Project description:Extended-spectrum ?-lactamase (ESBL)-producing Salmonella are one of the most important public health problems in developed countries. ESBL-producing Salmonella strains have been isolated from humans in Asian countries neighboring Japan, along with strains harboring the plasmid-mediated extended-spectrum cephalosporin (ESC)-resistance gene, ampC (pAmpC). However, only a few studies have investigated the prevalence of ESC-resistant Salmonella in chicken products in Japan, which are the main vehicle of Salmonella transmission. The aim of this study was to investigate the prevalence of ESBL-producing, pAmpC-harboring, or carbapenem-resistant Salmonella in chicken products in Japan. In total, 355 out of 779 (45.6%) chicken product samples collected from 1996-2010 contained Salmonella, resulting in 378 distinct isolates. Of these isolates, 373 were tested for resistance to ESCs, cephamycins, or carbapenems. Isolates that showed resistance to one or more of these antimicrobials were then examined by PCR and DNA sequence analysis for the presence of the bla(CMY), bla(CTX-M), bla(TEM), and bla(SHV) resistance genes. Thirty-five resistant isolates were detected, including 26 isolates that contained pAmpC (bla(CMY-2)), and nine ESBL-producing isolates harboring bla(CTX-M) (n = 4, consisting of two bla(CTX-M-2) and two bla(CTX-M-15 genes)), bla(TEM) (n = 4, consisting of one bla(TEM-20) and three bla(TEM-52) genes), and bla(SHV) (n = 1, bla(SHV-12)). All pAmpC-harboring and ESBL-producing Salmonella isolates were obtained from samples collected after 2005, and the percentage of resistant isolates increased significantly from 0% in 2004 to 27.9% in 2010 (P for trend = 0.006). This increase was caused in part by an increase in the number of Salmonella enterica subsp. enterica serovar Infantis strains harboring an approximately 280-kb plasmid containing bla(CMY-2) in proximity to ISEcp1. The dissemination of ESC-resistant Salmonella containing plasmid-mediated bla(CMY-2) in chicken products indicates the need for the development of continuous monitoring strategies in the interests of public health.
Project description:Salmonella enterica serotype Newport isolates resistant to at least nine antimicrobials (including extended-spectrum cephalosporins), known as serotype Newport MDR-AmpC isolates, have been rapidly emerging as pathogens in both animals and humans throughout the United States. Resistance to extended-spectrum cephalosporins is associated with clinical failures, including death, in patients with systemic infections. In this study, 87 Salmonella serotype Newport strains were characterized by pulsed-field gel electrophoresis (PFGE) and antimicrobial susceptibility testing and examined for the presence of class 1 integrons and bla(CMY) genes. Thirty-five PFGE patterns were observed with XbaI, and three of these patterns were indistinguishable among isolates from humans and animals. Fifty-three (60%) Salmonella serotype Newport isolates were identified as serotype Newport MDR-AmpC, including 16 (53%) of 30 human isolates, 27 (93%) of 29 cattle isolates, 7 (70%) of 10 swine isolates, and 3 (30%) of 10 chicken isolates. However, 28 (32%) Salmonella serotype Newport isolates were susceptible to all 16 antimicrobials tested. The bla(CMY) gene was present in all serotype Newport MDR-AmpC isolates. Furthermore, the plasmid-mediated bla(CMY) gene was transferable via conjugation to an Escherichia coli strain. The transconjugant showed the MDR-AmpC resistance profile. Thirty-five (40%) of the isolates possessed class 1 integrons. Sequence analyses of the integrons showed that they contained aadA, which confers resistance to streptomycin, or aadA and dhfr, which confer resistance to trimethoprim-sulfamethoxazole. One integron from a swine isolate contained the sat-1 gene, which encodes resistance to streptothricin, an antimicrobial agent that has never been approved for use in the United States. In conclusion, Salmonella serotype Newport MDR-AmpC was commonly identified among Salmonella serotype Newport isolates recovered from humans and food animals. These findings support the possibility of transmission of this organism to humans through the food chain.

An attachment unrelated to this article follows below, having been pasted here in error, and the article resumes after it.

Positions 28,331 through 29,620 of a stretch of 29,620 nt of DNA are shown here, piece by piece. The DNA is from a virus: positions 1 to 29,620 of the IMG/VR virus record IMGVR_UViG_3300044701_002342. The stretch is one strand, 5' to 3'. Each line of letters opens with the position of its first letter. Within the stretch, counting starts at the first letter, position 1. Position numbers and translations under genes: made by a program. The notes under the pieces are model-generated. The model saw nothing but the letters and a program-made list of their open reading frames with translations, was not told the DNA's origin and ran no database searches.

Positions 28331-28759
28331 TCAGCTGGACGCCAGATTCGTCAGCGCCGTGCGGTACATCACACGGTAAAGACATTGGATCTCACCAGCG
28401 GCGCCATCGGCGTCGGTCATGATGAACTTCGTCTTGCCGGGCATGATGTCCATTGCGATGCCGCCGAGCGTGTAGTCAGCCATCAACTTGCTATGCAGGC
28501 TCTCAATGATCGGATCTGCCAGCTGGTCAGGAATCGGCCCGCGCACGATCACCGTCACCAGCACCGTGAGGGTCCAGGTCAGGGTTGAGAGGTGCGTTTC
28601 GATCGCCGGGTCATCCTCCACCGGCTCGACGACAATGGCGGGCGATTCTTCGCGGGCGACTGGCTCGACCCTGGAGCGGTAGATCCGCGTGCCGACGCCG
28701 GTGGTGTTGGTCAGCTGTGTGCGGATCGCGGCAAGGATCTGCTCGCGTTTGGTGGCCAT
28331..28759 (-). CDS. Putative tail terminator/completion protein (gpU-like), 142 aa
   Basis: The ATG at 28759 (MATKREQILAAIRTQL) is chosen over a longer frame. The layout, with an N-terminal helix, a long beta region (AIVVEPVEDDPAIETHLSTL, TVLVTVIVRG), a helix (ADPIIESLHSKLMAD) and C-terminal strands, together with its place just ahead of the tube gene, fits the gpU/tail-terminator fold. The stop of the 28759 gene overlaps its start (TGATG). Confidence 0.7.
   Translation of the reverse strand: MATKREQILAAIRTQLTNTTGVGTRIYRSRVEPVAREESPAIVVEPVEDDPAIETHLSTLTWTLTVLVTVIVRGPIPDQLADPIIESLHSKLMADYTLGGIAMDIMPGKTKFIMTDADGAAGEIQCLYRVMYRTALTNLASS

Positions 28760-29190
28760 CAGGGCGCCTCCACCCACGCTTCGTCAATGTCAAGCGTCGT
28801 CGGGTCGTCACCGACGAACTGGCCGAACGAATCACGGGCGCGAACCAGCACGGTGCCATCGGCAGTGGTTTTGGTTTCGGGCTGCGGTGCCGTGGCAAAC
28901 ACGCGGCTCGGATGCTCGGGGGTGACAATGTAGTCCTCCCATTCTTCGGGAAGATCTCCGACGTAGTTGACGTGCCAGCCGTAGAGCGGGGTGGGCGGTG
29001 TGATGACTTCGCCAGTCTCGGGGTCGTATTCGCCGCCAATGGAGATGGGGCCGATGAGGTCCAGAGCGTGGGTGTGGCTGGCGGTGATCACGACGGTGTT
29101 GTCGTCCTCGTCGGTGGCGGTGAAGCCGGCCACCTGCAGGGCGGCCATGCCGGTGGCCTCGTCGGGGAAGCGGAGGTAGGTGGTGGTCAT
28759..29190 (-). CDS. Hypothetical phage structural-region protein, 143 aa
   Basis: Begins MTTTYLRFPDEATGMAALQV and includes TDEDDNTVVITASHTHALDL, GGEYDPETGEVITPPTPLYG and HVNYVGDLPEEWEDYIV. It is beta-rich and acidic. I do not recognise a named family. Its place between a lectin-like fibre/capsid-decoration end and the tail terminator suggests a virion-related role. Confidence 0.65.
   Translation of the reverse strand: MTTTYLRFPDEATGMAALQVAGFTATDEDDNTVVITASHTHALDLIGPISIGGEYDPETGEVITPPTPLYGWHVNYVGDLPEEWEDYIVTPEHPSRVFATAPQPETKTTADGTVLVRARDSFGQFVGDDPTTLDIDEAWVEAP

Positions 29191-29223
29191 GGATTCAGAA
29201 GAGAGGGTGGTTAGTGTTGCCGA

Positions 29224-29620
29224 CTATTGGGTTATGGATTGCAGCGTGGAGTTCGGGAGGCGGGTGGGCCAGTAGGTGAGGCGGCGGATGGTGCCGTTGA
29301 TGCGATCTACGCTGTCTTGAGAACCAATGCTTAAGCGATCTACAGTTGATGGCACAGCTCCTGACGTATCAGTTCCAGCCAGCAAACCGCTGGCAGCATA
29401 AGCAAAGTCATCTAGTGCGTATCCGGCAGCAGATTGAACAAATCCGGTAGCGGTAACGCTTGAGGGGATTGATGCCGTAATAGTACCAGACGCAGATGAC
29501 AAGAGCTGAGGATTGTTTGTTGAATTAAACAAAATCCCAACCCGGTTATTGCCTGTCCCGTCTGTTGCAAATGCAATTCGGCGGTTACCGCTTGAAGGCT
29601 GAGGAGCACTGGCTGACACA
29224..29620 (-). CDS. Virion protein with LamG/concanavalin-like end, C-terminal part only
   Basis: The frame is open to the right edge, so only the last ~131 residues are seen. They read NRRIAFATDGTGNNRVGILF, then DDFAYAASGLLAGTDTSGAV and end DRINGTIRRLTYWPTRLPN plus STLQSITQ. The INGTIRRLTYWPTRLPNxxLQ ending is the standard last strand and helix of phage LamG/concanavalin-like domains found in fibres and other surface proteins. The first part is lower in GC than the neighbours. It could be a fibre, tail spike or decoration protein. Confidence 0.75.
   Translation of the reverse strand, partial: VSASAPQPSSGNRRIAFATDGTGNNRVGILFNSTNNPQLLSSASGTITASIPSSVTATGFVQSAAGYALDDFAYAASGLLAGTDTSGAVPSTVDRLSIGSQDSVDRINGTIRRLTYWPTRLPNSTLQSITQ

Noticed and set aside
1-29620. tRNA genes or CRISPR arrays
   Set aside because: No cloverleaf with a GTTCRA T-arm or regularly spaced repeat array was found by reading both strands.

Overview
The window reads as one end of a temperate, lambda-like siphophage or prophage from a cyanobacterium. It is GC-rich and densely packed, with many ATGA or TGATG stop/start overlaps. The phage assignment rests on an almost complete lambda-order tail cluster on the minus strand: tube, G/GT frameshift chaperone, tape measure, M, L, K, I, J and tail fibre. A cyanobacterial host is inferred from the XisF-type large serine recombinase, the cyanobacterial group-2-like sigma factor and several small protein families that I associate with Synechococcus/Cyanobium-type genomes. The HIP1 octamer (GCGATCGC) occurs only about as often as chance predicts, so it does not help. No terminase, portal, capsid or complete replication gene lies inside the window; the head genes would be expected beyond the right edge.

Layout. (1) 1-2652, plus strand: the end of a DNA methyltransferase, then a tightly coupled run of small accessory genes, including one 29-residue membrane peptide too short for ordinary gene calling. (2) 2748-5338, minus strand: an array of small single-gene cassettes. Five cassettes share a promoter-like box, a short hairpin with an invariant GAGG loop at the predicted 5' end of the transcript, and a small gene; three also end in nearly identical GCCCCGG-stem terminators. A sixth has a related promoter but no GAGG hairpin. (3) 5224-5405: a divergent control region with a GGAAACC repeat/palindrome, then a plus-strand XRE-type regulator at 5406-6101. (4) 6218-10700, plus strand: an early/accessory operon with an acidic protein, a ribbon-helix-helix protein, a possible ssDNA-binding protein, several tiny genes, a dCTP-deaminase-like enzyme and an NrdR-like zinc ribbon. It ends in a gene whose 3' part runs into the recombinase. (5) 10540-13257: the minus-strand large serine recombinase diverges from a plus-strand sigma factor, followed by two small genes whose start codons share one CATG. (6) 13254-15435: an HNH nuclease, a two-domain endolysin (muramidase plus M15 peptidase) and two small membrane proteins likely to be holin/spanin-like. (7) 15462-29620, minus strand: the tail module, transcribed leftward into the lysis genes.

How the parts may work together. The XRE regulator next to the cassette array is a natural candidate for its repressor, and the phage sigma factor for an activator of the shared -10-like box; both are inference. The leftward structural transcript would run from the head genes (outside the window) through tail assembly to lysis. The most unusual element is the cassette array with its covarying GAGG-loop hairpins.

Project description:Twenty-one Salmonella and 54 Escherichia coli isolates, recovered from food animals and retail ground meats, that exhibited decreased susceptibilities to ceftiofur and ceftriaxone were shown to possess a bla(CMY) gene. The bla(CMY-4) gene was identified in an E. coli isolate recovered from retail chicken and was further shown to be responsible for resistance to cephalothin, ampicillin, and amoxicillin-clavulanic acid and elevated MICs of ceftriaxone, cefoxitin, and ceftiofur.